'Worrying' rise in drink deaths among Glasgow women
Researchers have called for action to address the high level of alcohol-related deaths among women in Glasgow.
The number of women in their 30s and 40s dying from drink-related causes in the city is rising.
The researchers, writing in the Journal of Epidemiology and Community Health, said it is an early warning sign.
They say while tackling alcohol affordability and availability are important, the deep-rooted causes of the problem must also be addressed.
Dr Deborah Shipton from the Glasgow Centre for Population Health, who led the research, said it had long been known the city has a high rate of alcohol deaths which has been rising.
She said: "Alcohol-related mortality has been rising since 1980.
"But it is particularly worrying that the greatest rate of increase is among women born in the 1970s.
"A failure to act on this could have long-term health implications for this group."
The researchers examined drink-related deaths in Manchester and Liverpool - two cities with similar social and industrial backgrounds.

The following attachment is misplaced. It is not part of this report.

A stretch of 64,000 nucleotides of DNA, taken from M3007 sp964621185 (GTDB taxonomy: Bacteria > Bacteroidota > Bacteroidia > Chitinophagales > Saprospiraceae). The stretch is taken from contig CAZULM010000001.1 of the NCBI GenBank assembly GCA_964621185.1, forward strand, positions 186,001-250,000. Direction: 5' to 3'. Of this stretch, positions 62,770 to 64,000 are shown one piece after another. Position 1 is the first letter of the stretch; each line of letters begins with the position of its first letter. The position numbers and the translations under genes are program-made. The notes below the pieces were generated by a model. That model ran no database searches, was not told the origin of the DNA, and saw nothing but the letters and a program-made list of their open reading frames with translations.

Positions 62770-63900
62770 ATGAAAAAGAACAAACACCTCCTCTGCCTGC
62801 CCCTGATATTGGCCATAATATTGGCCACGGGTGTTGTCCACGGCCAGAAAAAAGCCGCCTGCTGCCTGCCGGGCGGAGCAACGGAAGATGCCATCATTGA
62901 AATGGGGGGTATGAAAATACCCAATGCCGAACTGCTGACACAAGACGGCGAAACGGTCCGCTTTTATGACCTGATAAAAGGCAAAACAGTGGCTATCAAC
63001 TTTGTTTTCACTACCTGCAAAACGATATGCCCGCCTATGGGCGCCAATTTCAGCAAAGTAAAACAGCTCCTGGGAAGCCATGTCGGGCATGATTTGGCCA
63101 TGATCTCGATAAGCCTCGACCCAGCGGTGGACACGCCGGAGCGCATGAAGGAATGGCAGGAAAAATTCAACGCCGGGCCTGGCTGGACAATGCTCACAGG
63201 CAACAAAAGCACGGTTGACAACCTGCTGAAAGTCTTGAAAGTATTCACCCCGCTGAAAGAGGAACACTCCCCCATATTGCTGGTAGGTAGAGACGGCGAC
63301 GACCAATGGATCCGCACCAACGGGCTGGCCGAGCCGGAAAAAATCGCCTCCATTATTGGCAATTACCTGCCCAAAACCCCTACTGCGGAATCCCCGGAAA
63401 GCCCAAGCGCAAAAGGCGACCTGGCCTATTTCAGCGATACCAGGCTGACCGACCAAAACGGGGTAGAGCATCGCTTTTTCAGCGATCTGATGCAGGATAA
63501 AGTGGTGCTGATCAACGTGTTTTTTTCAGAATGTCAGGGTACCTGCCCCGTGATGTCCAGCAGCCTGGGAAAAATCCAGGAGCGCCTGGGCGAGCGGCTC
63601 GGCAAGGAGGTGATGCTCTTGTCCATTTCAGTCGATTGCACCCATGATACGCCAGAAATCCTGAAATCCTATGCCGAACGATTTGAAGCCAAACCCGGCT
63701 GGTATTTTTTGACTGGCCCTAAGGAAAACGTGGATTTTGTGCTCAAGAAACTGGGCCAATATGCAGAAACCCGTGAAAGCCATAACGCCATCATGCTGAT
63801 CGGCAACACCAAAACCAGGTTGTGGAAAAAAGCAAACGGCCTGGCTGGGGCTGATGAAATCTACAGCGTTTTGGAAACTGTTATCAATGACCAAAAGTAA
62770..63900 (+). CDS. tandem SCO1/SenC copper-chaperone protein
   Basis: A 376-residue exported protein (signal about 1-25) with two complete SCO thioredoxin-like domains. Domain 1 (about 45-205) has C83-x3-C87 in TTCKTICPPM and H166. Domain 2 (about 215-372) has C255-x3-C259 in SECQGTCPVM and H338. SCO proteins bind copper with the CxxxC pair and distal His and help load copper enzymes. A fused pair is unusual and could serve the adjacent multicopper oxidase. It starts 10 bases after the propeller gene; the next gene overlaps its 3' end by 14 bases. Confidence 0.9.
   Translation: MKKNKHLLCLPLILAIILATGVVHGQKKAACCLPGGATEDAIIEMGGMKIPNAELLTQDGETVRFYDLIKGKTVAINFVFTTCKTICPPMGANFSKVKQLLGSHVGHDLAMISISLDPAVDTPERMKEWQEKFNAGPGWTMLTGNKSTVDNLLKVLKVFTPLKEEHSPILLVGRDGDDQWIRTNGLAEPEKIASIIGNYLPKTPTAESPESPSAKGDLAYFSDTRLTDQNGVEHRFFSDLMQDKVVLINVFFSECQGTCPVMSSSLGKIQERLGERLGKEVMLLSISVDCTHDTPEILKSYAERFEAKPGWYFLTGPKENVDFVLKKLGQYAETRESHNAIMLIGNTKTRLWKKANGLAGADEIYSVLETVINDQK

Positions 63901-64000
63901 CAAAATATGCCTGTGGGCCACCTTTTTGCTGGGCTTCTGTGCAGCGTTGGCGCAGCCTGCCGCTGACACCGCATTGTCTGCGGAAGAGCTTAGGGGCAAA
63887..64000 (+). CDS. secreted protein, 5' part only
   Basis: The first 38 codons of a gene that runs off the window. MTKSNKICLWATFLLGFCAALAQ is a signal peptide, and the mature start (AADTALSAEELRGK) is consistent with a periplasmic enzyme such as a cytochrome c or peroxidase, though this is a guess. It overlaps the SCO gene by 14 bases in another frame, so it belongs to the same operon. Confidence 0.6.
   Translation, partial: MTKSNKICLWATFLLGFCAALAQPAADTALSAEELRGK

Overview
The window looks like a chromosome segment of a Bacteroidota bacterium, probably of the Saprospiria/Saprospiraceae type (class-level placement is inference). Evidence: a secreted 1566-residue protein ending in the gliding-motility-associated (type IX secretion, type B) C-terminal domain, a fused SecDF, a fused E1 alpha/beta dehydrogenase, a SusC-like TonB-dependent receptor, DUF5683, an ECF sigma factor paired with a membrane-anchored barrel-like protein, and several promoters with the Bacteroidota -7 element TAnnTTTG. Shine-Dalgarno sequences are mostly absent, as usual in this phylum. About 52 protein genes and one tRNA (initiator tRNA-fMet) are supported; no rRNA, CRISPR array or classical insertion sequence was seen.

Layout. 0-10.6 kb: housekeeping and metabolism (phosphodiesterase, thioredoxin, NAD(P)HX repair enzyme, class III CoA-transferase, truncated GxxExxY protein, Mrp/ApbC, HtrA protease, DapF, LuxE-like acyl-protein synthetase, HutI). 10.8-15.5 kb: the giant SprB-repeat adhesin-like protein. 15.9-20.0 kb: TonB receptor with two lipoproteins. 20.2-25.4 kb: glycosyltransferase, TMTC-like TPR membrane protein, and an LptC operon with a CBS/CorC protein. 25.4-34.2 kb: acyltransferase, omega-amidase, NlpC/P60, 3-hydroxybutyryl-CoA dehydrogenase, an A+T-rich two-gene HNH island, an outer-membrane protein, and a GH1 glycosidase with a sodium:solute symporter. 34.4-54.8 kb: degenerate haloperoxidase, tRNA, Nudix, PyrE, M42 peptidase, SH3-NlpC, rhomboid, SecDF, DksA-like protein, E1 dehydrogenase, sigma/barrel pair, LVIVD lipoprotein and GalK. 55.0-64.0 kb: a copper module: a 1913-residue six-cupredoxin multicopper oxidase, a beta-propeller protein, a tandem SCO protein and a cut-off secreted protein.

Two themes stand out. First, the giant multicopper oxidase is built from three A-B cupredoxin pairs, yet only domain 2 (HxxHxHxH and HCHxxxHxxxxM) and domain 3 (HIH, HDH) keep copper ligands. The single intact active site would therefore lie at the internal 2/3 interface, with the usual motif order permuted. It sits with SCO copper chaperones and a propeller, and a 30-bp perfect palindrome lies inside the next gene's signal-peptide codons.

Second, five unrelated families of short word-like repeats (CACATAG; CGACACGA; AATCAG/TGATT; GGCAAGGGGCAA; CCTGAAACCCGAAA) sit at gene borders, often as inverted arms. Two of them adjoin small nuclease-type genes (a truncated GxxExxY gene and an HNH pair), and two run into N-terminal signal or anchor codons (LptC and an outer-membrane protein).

Glasgow's alcohol-related mortality was three times higher than in the other cities in the 1980s - and the gap has widened since then, although all three have experienced a rise in the death rate.
They identified deprivation as one of the reasons for this, with those living in the poorest areas seven times more likely to die from drink-related causes than those in the most affluent districts.
The Scottish Parliament has legislated to introduce a minimum unit price for alcohol - but implementation has been stalled following a legal challenge by the Scotch Whisky Association.
The report said while tackling alcohol availability and affordability are important, social reasons which cause excess drinking must also be addressed.
It said: "For example, the introduction of minimum unit pricing is required to tackle the proximal influences of alcohol affordability, but additional resources are required to tackle the deeper-rooted cultural influences at play."
A Scottish government spokesperson said: "This report is further evidence that Scotland's unhealthy relationship with alcohol affects every part of our society with excessive alcohol consumption across different age, gender and socio-economic groups.
"That is why this government is committed to taking strong action to reduce alcohol consumption and the risk of alcohol-related harm in order to tackle the long legacies of alcohol misuse that have damaged our communities for generations."
The spokesperson cited education and prevention measures, including the Drinking Mirror app and moves to bring in minimum pricing for alcohol.